A word of caution is in order. Do not seek an emotional or mystical experience. Do not depend on mystical impressions. The Torah must be the basis of your spiritual growth. There is an interesting parallel between Ephesians 5:18, which admonishes us to be constantly and continually directed and empowered by the Ruach HaKodesh, and Colossians 3:16, which admonishes us to "let the Word of Messiah richly dwell within you..."

The end result of both letting the Word of Messiah dwell in you and being filled with the Ruach HaKodesh will be that you will talk much about the LORD quoting psalms and hymns and making music in your heart to the LORD.

It is very important to recognize the magnitude of the balance between the Torah and the Spirit of God. The Torah is closed to our understanding and has little meaning to us apart from the illumination given by the Ruach HaKodesh, and the Ruach HaKodesh is hindered in speaking clear and life changing truth apart from the Torah.

It is crucial for us to understand theologically, that the primary purpose in HaShem's giving of the Torah, as a way of making someone righteous, only achieves its goal when the person, by faith, accepts that Yeshua is the promised Messiah spoken about therein. Until the individual reaches this conclusion, his familiarity of the Torah is only so much intellectual nutrition. Only by believing in Yeshua will the person be able to properly understand HaShem, and consequently, his Word.

When the emphasis on the ministry of the Ruach HaKodesh and the Torah is in proper balance in your life, the result is a life of power and great fruitfulness in which our Savior, the LORD Yeshua The Messiah, is wonderfully honored and glorified. As you continue then to allow the Ruach HaKodesh to control and empower you, and as you meditate upon the Torah, hiding it in your heart, your life expresses more and more the beauty of Messiah and the fruit of the Spirit which Sha’ul lists in Galatians 5:22,23. These attributes of our LORD Yeshua Himself, plus fruitful witnessing, indicate that the LORD is actually living his life in and through you!

Being filled with the Spirit results in an abundant and overflowing life. Yeshua of Nazareth once cried out to the multitude, "If a man is thirsty, let him come to me and drink. Whoever believes in me, as the Scripture has said, streams of living water will flow from within him." John adds, "By this he meant the Spirit, whom those who believed in him were later to receive."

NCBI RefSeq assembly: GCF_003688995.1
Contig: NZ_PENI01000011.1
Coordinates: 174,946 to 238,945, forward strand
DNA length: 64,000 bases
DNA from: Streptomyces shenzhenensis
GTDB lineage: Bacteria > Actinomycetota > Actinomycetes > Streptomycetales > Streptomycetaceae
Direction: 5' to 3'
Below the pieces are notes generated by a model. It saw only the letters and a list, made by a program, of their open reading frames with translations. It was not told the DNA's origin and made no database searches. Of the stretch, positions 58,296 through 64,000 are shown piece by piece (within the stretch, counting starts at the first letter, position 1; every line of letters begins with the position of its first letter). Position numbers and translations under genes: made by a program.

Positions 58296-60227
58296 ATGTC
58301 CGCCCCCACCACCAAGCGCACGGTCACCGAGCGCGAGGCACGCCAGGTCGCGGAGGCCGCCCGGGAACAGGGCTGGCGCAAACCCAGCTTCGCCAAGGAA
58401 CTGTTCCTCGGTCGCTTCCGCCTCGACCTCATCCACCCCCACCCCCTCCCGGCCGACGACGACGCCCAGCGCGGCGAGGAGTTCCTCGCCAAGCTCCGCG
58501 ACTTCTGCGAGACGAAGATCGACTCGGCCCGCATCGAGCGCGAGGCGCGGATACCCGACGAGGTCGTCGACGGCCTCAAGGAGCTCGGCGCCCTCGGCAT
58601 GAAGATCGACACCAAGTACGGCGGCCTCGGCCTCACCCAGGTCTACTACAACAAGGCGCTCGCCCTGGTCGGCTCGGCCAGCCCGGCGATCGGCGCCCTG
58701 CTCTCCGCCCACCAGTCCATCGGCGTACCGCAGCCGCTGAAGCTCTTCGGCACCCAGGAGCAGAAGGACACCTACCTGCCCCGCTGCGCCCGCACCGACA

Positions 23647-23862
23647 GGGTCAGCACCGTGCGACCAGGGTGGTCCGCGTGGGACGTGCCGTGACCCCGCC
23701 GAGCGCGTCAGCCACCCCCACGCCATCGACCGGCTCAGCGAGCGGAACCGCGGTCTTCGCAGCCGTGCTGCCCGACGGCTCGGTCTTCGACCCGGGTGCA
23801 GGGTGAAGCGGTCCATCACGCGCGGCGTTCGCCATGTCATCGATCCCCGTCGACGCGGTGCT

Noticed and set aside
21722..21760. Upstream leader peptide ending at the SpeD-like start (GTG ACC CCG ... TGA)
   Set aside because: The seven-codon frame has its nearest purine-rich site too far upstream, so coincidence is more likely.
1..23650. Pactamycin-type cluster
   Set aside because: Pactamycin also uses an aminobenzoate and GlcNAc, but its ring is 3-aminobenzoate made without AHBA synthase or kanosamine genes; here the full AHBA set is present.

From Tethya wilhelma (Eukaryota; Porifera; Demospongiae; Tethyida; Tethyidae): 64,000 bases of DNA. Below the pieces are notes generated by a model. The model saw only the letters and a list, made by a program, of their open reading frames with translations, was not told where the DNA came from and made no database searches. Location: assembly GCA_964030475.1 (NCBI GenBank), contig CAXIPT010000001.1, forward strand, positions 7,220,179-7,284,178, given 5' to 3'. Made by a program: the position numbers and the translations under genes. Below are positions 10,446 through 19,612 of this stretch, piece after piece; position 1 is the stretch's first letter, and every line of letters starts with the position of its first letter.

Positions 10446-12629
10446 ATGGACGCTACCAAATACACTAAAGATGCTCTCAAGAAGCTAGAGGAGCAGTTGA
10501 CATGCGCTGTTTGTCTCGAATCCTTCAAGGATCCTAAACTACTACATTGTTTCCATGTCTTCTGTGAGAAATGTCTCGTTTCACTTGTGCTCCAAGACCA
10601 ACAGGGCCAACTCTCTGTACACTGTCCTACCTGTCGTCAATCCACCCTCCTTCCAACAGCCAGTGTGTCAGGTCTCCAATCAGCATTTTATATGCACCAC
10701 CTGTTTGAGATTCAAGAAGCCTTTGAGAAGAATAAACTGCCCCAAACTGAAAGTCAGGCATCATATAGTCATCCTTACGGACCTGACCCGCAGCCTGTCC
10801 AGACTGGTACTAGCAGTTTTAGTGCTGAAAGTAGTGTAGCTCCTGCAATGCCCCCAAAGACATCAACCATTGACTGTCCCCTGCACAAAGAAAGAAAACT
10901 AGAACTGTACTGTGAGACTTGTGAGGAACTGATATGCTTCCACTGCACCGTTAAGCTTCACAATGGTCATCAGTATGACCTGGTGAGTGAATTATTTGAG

Truly, this is "the abundant life," yet most believers are experiencing little of it.

Question 2:

What does it mean to be filled with the Holy Spirit?

Answer to Question 2:

The terms "baptized" and "filled" are synonyms for the same experience described above. The first term simply connects the experience with the physical baptism that all believers are to undergo, as truthfully, many believers admit to feeling "filled with the Spirit" at the moment of their baptism. The terms are indeed used synonymously.

Question 3:

What does baptized with fire mean?

Answer to Question 3:

Once again, this term helps to describe the experience of being filled with the knowledge of Messiah. Yet, this phrase seems to carry the connotation of a soldier receiving his marching orders. The term "fire" in the Bible is used to convey the power of the Word of God. To be sure, both the Sinai experience and the day of Pentecost were accompanied by great displays of fire. This signifies the Word of God—the Torah—going forth in power in the life of an individual. To be baptized in fire means to appropriate the knowledge of Messiah with the knowledge of his Torah. Indeed the two go hand in hand. For without the Word of God firmly rooted in a believer how can the Spirit bring all things of Yeshua to his remembrance?

Question 4:

What is the Spirit’s fire that can be quenched if we despise prophecy?

Answer to Question 4:

Quench Not the Spirit

I Thessalonians 5:19

In our study of the ministry of the Ruach HaKodesh we understand that the Ruach HaKodesh indwells every believer at the moment of salvation. We also find that there are several direct commands from the Torah concerning the Spirit of HaShem and believers. Let’s take a look at one of them. This command comes at the close of Sha’ul's first epistle to the Thessalonians. Notice chapter five and beginning with verse twelve. We see the apostle pulling together the final part of his letter. As he begins to close it seems that many exhortations came to mind as he completed the epistle. One of those closing exhortations is "Quench not the Spirit".

What was Sha’ul talking about? Some would use this verse to try to prove that one can lose their salvation and that the Spirit of HaShem can be put out of their lives. We know that this is a misinterpretation as we compare scripture with scripture. Sha’ul wrote to the Ephesian believers admonishing them to be careful not to grieve the Ruach HaKodesh who has sealed them until the day of redemption.

The dictionary gives four basic definitions of the word "quench". It means to put out or extinguish; to suppress or squelch; to slake or satisfy one's thirst; and to cool by thrusting in water or some other liquid.

Within the context of this verse we understand it to mean suppressing or squelching the influence of the Ruach HaKodesh of God in the life of a believer.